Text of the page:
Do you think polypropylene bags are eco-friendly?

Hyderabad: The Indian government imposed a ban on single-use plastic to fight against pollution. The Centre suggested citizens use eco-friendly alternatives to plastic. Many states such as Kerala and Maharashtra where plastic is banned rely on bags made of polypropylene (PP). It is used as an eco-friendly alternative to plastic and polybags often used in supermarkets, vegetable markets, etc. However, the persisting question is: are these bags genuinely eco-friendly? Are these bags a substitute for plastic?

Experts say no. Polypropylene bag is plastic and is equally harmful to the environment as it’s difficult to degrade. Awareness should be created among the citizens to use cloth bags or jute bags instead of Polypropylene bags, say experts.

Parveen Kaswan, an Indian Forest Officer, mentioned that Polypropylene bags are used in many places where plastic is banned. He says, “Unfortunately, people mistakenly think that it’s made of cloth. They are not a substitute for plastic, as they are plastic itself. This so-called eco-friendly bag is actually made of polypropylene (a plastic) and is processed into a fibre form. This is as harmful to the environment and difficult to degrade as plastic is.”

He adds that they are not a substitute for cloth. “Even though this product can be used multiple times, let’s not wait for them to become a new problem. They are not made of clothes, and they are not a substitute for cloth bag as well. Instead, we should opt for cloth bags and jute bags.”

 

According to polypropylene Market report, it is the second-most important standard plastic after polyethene. It is compatible with many processing technologies and is used for the most diverse applications ranging from packaging to household appliances, clothes, and vehicles. The reports stated that revenues for such type of plastic grow by, on average, 4.9% per year until 2026. In 2013, the global market for polypropylene was about 55 million tonnes. In the year 2018, almost 23.6 million tonnes of PP were processed in injection moulding.

Speaking to NewsMeter, Madhulika Choudhary, an environmentalist from Hyderabad, said, “If you burn a small piece of Polypropylene bag, it smells like plastic. No doubt it looks like cloth, but one must test it. There are many products available in the market projected as eco-friendly. We need to verify their eco-friendly nature before using it and awareness should be created.”

She noted that such plastic bags must be avoided and the government must take action against these vendors who claim it to be eco-friendly. “It’s better to use actual cloth bags and recycle or upcycle old cloth, jute, and water hyacinth bags. Leaf plates, consumable spoons, and neem sticks for brushing are also eco-friendly options. Glass or steel bottles for milk, and thick plastic or rexine bags can also be used as better alternatives to plastic or polypropylene bags.”

Subba Rao, a senior environmentalist, mentioned that any form of plastic is harmful and changing its form through recycling only extends its life. “Many states use polypropylene bags, maybe because it is above the permissible limit. However, it is still non-degradable, and that is why no plastic is ever environmental-friendly. In Taiwan, they recycle pet bottles to make sports shoes and school bags. It’s a continuous process of collection and recycles to make new material and products. All these initiatives are for extending plastic’s life and keep them away from the earth.”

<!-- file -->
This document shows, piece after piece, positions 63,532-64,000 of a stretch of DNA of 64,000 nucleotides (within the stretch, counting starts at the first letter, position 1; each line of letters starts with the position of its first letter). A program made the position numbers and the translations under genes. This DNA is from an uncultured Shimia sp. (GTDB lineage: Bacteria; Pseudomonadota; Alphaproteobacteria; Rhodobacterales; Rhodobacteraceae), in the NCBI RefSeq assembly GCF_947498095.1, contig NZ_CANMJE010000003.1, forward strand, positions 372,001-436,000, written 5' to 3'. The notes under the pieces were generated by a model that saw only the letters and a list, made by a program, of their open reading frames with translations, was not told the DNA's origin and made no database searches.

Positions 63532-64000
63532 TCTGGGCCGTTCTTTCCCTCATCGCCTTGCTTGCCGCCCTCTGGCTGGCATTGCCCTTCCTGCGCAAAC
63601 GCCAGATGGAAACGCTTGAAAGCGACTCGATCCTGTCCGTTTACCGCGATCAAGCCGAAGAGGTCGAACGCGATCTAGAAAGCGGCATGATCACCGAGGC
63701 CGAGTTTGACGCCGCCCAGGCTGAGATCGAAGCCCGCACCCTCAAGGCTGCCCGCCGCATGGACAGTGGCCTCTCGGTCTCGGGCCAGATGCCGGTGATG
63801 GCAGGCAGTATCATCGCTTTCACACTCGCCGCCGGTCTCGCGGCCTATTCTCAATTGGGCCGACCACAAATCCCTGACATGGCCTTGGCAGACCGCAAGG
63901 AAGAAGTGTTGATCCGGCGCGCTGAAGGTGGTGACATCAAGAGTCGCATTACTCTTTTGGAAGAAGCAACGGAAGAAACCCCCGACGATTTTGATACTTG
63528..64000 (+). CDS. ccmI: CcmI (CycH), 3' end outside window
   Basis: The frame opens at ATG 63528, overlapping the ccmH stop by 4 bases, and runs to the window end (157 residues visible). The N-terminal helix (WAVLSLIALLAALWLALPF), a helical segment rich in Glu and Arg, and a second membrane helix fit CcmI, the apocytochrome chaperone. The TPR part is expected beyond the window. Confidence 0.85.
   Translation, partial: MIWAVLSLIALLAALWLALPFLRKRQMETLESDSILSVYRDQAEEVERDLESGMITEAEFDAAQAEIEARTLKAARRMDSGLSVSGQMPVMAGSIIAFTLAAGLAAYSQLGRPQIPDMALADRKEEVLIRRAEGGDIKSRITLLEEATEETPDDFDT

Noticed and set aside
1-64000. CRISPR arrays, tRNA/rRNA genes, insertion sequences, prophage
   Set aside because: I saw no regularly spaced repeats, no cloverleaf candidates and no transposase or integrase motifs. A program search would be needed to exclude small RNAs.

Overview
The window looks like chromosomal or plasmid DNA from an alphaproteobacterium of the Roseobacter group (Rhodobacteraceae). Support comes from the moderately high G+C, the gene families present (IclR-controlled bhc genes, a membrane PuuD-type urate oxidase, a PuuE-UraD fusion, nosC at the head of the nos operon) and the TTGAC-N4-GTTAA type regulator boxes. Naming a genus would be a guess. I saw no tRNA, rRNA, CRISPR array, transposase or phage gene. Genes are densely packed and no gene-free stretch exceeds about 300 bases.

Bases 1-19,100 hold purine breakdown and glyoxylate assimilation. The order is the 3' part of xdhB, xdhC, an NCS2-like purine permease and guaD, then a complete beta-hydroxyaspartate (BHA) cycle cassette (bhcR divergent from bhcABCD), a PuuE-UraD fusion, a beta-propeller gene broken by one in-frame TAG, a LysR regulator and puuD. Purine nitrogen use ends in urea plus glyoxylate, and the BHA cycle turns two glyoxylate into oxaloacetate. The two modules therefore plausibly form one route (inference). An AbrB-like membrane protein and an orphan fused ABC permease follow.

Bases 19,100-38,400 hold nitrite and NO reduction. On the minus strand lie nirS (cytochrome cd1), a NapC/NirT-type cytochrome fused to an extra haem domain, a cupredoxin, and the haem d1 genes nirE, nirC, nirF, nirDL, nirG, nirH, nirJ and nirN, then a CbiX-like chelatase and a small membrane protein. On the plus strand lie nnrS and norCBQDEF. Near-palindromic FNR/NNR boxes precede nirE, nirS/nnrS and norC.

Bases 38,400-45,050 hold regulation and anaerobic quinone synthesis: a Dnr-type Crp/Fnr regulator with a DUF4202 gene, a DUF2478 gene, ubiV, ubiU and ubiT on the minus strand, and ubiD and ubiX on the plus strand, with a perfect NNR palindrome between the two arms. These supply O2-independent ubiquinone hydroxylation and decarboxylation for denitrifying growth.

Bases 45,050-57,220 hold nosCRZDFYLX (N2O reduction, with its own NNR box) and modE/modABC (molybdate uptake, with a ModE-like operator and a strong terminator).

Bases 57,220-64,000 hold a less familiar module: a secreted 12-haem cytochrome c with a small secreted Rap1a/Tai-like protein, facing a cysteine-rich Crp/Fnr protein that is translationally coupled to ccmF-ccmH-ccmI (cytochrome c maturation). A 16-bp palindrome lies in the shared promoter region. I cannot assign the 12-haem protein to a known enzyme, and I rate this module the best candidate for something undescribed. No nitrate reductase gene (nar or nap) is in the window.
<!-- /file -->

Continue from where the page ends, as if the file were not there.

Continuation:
How is polypropylene bags made?

Polypropylene (PP), a thermoplastic resin material, is produced by the polymerisation of propylene. It can be turned into a fibre form as well. There are two types of polypropylene bags —woven and non-woven. Woven polypropylene is made when strips or threads of PP are woven together. Non-woven bags are made from non-woven polypropylene (PP) fabric. This fabric is made with spun and bond polypropylene fibre, which is soft, smooth and air-permeable. In a spun-laid non-woven material the fibres are directly taken onto a moving web which arranges them randomly. The unprocessed web looks somewhat similar to cotton. The fibres on this web are then bound together thermally or mechanically.

The main disadvantage of polypropylene is that it is not biodegradable. It takes about 20-30 years to degrade and will release toxins in the process. It is highly flammable as well and will melt when exposed to heat and has a flash-point of 260 degrees Celsius.

Also Read: https://newsmeter.in/damaged-roads-diseases-and-plastic-ghmcs-post-monsoon-agenda/

Anusha Puppala

Anusha Puppala is currently working at NewsMeter. She had earlier worked as a reporter with ANI and The News Minute. Previously, she has worked as a Senior Reporter with the Deccan Chronicle Newspaper, covering education beat. She had briefly associated with the national television channel Tiranga TV as a special correspondent. Anusha has extensively written stories on education, traffic, civic-issues, human-Interesting, off-Beat, consumer issues, health and environment. Hailing from Visakhapatnam, Anusha is a social media buff and a passionate foodie. If not reporting, you will always find her travelling.

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